Optum and ProHealth Care, a health system in Wisconsin, announced a strategic partnership where Optum will take over ProHealth Care's revenue cycle management, IT, informatics, and inpatient care management teams. As part of the move, 800 existing ProHealth employees transitioning to work in these Optum departments.
Link / Slack
SCAN Health is launching a 10-year VBC partnership with ApolloMed to co-create a new provider specific health plan called Compass. The full-risk plan - which will be offered to individuals in Los Angeles, Riverside, and San Bernardino counties - will provide members with access exclusively to ApolloMed's network of 12,000 physicians across primary care, cardiology, OB-GYN, outpatient behavioral health, and more.
Link / Slack (h/t Samir Unni)
Providence Health launched its fourth incubated company, called Praia Health, which provides a platform-as-a-service model for health systems seeking to engage patients digitally. Praia has an Identity and Engagement Platform that Providence has been using for over a year, with three million user accounts. The article notes that Praia has delivered Providence $20 million in value in 2022 - will be interesting to watch and see what other health systems sign up for this.
Link / Slack (h/t Bethany Vick)
Athelas, an RCM software company, is merging with EHR platform Commure. General Catalyst backed the merger, infusing the joint business with a reported $70 million of capital valuing the business at $6 billion. The combined company is on a $100 million revenue run rate, meaning the business is currently valued at ~60x revenue.
Link / Slack (h/t Samir Unni)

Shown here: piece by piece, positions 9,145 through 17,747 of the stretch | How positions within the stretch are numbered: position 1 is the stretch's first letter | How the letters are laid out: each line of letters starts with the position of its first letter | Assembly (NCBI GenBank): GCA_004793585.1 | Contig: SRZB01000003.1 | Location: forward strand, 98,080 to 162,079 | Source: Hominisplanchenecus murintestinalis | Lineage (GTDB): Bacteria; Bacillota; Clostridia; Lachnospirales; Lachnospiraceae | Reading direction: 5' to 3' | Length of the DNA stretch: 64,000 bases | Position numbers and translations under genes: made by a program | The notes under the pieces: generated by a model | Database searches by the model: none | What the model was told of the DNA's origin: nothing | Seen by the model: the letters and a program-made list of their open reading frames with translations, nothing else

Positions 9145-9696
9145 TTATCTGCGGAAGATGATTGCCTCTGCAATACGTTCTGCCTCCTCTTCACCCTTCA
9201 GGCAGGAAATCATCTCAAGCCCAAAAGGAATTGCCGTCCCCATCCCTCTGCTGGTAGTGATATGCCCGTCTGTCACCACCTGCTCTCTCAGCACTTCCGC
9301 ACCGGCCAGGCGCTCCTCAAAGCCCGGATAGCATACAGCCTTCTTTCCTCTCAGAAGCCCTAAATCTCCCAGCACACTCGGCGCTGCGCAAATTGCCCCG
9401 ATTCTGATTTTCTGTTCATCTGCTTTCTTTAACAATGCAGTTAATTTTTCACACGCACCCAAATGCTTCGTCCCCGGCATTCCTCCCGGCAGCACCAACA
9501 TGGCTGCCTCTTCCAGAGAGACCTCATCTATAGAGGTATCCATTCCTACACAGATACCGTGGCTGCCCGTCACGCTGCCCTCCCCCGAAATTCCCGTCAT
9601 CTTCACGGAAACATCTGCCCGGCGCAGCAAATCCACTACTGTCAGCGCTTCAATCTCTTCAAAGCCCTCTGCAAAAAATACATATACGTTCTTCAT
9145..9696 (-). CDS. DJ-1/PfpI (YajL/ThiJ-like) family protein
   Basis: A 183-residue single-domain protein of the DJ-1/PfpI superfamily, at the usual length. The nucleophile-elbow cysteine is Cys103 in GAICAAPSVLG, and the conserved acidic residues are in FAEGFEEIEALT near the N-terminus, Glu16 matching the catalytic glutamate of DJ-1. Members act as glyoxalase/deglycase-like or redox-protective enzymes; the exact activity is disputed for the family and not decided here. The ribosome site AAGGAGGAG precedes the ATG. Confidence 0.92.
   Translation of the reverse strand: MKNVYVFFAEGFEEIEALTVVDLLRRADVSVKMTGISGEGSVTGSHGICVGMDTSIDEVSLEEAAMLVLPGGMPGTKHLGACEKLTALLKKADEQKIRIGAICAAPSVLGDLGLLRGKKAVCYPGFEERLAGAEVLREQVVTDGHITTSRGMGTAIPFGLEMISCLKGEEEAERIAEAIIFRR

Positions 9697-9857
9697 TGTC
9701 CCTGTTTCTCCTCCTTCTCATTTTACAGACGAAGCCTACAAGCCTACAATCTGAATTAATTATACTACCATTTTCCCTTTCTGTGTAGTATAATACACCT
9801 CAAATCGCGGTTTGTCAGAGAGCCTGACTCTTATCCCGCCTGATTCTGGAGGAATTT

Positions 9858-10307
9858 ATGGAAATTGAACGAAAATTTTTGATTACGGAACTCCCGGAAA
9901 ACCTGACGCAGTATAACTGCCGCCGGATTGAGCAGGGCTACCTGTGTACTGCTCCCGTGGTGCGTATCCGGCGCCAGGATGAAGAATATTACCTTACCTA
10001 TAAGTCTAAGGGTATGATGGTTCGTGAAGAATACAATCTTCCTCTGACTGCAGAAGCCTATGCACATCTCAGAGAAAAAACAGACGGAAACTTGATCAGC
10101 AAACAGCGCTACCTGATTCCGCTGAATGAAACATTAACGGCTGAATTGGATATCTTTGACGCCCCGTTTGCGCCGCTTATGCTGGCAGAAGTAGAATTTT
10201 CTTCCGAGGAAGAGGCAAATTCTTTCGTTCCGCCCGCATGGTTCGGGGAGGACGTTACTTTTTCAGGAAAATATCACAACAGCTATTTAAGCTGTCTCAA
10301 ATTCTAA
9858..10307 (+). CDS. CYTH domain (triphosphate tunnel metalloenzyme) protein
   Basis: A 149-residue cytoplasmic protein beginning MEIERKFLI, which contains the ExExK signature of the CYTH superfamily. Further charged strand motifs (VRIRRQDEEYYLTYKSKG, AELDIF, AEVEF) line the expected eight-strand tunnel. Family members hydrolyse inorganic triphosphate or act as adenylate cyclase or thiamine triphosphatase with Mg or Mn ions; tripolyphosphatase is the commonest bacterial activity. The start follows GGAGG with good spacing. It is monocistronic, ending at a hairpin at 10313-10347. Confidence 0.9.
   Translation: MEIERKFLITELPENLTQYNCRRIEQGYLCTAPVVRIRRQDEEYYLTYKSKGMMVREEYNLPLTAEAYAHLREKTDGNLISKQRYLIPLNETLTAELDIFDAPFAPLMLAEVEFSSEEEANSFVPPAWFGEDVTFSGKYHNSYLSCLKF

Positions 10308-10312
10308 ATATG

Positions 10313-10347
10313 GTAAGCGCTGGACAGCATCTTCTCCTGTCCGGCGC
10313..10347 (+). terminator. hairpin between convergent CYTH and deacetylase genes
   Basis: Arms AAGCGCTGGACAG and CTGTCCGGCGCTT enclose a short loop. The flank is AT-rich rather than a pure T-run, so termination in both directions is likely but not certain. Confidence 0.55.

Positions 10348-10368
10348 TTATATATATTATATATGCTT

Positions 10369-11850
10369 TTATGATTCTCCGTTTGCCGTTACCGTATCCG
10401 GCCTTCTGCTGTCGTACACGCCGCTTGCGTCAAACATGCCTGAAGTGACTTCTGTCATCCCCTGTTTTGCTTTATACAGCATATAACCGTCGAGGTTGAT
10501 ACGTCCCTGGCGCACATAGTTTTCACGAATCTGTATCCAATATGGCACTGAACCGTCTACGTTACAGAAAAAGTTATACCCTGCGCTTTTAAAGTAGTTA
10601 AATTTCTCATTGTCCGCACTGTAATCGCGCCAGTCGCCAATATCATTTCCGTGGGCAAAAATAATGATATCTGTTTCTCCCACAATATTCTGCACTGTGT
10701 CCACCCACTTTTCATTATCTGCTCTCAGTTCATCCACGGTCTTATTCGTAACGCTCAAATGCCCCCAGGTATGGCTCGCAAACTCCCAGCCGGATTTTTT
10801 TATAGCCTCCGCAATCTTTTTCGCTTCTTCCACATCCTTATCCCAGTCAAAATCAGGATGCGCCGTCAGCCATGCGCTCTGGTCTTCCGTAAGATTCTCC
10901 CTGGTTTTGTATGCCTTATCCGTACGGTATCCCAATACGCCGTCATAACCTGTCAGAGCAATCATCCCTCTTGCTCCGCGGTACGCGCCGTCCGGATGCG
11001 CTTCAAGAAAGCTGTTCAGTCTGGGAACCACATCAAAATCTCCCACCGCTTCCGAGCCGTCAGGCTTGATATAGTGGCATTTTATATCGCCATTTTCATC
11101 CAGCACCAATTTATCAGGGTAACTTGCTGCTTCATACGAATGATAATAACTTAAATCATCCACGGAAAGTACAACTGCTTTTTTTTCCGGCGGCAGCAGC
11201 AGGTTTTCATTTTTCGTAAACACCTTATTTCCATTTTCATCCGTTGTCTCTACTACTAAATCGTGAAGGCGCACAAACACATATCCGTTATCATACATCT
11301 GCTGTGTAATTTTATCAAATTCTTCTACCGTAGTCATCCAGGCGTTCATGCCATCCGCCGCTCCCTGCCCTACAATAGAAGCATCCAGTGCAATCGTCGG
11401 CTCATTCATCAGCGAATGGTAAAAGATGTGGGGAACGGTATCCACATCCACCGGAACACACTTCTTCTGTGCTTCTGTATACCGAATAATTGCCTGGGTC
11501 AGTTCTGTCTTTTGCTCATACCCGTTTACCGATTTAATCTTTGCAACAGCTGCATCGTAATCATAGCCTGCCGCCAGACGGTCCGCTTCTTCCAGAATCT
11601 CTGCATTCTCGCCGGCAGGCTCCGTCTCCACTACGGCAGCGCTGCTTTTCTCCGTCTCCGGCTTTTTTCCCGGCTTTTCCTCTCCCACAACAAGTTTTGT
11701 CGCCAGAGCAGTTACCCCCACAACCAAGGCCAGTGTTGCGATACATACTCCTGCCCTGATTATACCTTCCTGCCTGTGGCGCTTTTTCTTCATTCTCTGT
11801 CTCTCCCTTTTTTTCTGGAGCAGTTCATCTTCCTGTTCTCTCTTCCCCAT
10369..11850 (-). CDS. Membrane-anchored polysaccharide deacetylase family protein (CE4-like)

Cigna recently settled two Medicare Advantage fraud lawsuits, resulting in the company paying $209 million in compensation across the two lawsuits for violating the False Claims Act. The cases were related to Cigna artificially inflating its payments from Medicare by submitted inaccurate diagnosis codes for MA enrollees.
A collection of notable financing events across the industry
7wireVentures closed a $217 million growth fund to support existing portfolio companies and new orgs in later stages of funding. Three investments have already been made out of the fund - NOCD, FOLX Health, and Parsley Health.
Link / Slack
Headway raised $125 million in Series C funding at a $1 billion valuation. The startup's platform helps patients find in-network therapists and psychiatrists, and has made significant headway through its payer partnerships with the likes of BCBS NC, NY Empire BCBS, BCBS MA, and more.
Link / Slack (h/t David Cooper)
Connections Health, a behavioral health company, secured $28 million in growth financing to expand new market entry. The company operates a network of VBC-based behavioral health care systems, including emergency psychiatric units, outpatient clinics, and support programs.
Link / Slack